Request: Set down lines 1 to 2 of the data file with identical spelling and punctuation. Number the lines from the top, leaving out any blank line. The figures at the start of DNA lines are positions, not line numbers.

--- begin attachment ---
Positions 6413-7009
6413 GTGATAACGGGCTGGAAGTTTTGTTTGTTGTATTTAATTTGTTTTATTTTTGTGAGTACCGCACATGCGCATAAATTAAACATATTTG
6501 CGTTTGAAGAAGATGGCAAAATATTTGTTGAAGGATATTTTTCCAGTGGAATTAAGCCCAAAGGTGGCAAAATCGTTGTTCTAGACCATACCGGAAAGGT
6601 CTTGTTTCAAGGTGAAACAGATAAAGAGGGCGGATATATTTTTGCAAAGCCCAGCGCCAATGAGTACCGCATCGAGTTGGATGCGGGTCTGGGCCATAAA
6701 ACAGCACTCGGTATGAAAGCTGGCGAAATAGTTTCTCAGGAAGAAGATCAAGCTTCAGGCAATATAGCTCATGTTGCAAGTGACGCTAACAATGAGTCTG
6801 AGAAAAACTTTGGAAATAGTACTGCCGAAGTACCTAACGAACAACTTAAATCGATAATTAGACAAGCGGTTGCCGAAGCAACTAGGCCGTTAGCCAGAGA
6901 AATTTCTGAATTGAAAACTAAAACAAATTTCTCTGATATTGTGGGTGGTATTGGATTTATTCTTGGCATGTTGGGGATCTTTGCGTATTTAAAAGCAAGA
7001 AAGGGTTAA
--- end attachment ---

Positions 6413-7009
6413 GTGATAACGGGCTGGAAGTTTTGTTTGTTGTATTTAATTTGTTTTATTTTTGTGAGTACCGCACATGCGCATAAATTAAACATATTTG